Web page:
Labour frontbencher demands Corbyn be punished for breaching COVID rules.

Labour frontbencher demands Corbyn be punished for breaching COVID rules.

The former Labour leader Jeremy Corbyn and Boris Johnson’s father, Stanley, have both apologised for separate breaches of coronavirus restrictions.

Jeremy Corbyn was pictured with his wife, Laura Alvarez, at a dinner party to remember the late Occupy Wall Street founder David Graeber.

But there were a total of nine people attending, a picture was taken at the dinner in memory of their friend and activist David Graeber showing the Corbyns and six others in addition to the person taking the photograph.

This did breach the rule that only six people can meet indoors or outdoors. The penalty for the breach is a £200 fine.

Jeremy Corbyn explained to the Sun, which published the photo: “I recently had dinner at a friend’s house where the number of guests eventually exceeded five. I understand that remaining at the dinner was a breach of the rule of six. I apologise for my mistake.”

Jeremy Corbyn at the dinner party for nine people
Dinner to honour Occupy Wall Street founder David Graeber.

Separately, Stanley Johnson expressed regret for breaching the rules on face masks after he was pictured in the Daily Mirror browsing in a newsagent without a face covering.

Johnson said he may not be “100% up to speed” with the rules having just returned from three weeks abroad, though wearing a face-covering in shops has been compulsory since 24 July.

“I’m extremely sorry for the slip-up and I would urge absolutely everybody to do everything they can to make sure they do follow the rules about masks and social distancing,” he said.

PRC 167082648
Stanley Johnson said he is ‘extremely sorry’ after the breach on Tuesday (Picture:

“The fact this was my first day back in the UK after three weeks abroad is, I am sure, no excuse for not knowing the rules.”

Johnson has previously made headlines after travelling to his home in Greece in July, in a breach of Foreign Office guidance at the time to avoid non-essential travel.

Anyone would think that this is where the story ends, in Corbyn’s case it was his first so-called breach and any right-thinking person would agree the apology and his own embarrassment at the situation would be enough. However, not for some, Labour frontbenches, they feel an example needs to be made.

Labour frontbencher demand Corbyn should be punished.

Where both these breaches are deserving of an apology and public condemnation, it seems a little excessive to demand Jeremy Corbyn should be hauled up in front of a magistrate and be fined.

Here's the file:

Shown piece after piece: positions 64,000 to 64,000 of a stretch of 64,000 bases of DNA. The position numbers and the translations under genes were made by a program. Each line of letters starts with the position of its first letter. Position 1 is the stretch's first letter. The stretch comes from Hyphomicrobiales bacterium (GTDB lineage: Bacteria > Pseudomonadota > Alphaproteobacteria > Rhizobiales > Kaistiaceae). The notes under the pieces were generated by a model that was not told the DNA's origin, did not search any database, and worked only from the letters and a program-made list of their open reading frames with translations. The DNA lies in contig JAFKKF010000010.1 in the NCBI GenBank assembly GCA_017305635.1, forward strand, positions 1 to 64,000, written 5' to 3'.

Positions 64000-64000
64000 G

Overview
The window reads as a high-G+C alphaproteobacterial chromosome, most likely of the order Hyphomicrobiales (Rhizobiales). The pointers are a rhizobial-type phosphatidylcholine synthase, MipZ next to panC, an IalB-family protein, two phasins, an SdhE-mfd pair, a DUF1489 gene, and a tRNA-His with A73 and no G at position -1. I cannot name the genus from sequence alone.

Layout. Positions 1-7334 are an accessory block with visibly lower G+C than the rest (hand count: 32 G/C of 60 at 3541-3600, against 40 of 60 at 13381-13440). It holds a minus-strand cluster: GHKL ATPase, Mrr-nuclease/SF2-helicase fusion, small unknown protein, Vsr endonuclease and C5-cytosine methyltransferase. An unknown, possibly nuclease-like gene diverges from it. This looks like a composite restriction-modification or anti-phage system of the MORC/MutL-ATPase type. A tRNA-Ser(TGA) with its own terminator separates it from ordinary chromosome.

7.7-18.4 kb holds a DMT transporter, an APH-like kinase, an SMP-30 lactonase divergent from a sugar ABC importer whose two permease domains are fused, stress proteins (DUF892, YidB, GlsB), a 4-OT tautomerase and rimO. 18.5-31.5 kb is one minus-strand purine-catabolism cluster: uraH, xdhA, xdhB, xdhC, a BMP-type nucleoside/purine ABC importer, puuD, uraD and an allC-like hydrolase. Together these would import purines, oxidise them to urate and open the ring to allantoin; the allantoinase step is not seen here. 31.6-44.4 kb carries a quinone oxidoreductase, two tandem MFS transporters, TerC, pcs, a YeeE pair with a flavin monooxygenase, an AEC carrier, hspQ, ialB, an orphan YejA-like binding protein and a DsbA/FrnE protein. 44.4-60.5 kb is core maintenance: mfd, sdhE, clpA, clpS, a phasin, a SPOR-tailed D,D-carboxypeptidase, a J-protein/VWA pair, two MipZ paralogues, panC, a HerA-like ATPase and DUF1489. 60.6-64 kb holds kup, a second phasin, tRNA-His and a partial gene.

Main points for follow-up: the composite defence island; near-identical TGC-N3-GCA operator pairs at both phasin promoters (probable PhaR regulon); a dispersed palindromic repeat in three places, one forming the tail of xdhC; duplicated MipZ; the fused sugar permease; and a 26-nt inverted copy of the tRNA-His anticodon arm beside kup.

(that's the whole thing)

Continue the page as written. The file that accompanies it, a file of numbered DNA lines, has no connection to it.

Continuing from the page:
Shadow mental health minister Rosena Allin-Khan said Jeremy Corbyn should be made to pay a fine after he was caught breaching the government’s ‘rule of six’ coronavirus restrictions, a Labour frontbencher has said.

Shadow mental health minister said her former party leader’s actions were “inexcusable” after The Sun revealed he was pictured at a dinner party with eight other people present.

Although Mr Corbyn did apologise for the breach and said he understood “remaining at the dinner” was a mistake the frontbencher stated “I’m disappointed,” she told Sky News. “I’m glad Jeremy Corbyn has apologised. It is absolutely inexcusable to break the rules, the rules apply to everyone.

“He rightly should be paying a fine, everybody should be fined that breaks the rules.”

The former deputy leadership hopeful said the behaviour of Boris Johnson’s chief aide Dominic Cummings, who was accused of breaking lockdown rules in May, and the PM’s father Stanley Johnson, caught shopping without a mask, was also unacceptable.

“Unfortunately people like Dominic Cummings don’t seem to have taken responsibility and we have also Boris Johnson’s own father walking in a shop without a mask. We all have a responsibility to adhere to the rules,” she said.

Not one Tory MP has called for either Corbyn or Johnson to be fined

The irony here is that former cabinet minister and health select committee chair Jeremy Hunt said he did not think Mr Corbyn should face a financial penalty.

“The first time round [breaking the rules] we should just be a little bit British, show some common sense. I’m sure he won’t do it again, he has apologised,” he said.

“My instinct is to show a little bit of lenience.”

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